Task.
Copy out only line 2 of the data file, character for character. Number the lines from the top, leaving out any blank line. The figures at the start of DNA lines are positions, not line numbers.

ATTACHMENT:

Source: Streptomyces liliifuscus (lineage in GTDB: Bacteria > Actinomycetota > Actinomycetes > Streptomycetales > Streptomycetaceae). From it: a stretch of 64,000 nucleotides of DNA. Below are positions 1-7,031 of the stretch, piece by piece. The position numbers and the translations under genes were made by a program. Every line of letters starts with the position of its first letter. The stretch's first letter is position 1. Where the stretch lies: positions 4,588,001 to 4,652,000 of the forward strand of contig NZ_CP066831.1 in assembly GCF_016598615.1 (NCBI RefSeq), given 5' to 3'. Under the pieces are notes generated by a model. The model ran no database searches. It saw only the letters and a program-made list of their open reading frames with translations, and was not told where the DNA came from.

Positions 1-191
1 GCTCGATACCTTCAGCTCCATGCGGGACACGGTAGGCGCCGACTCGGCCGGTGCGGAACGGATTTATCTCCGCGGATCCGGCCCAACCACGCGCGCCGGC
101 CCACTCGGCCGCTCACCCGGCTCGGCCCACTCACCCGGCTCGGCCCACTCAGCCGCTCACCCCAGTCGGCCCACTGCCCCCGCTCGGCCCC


Positions 1-191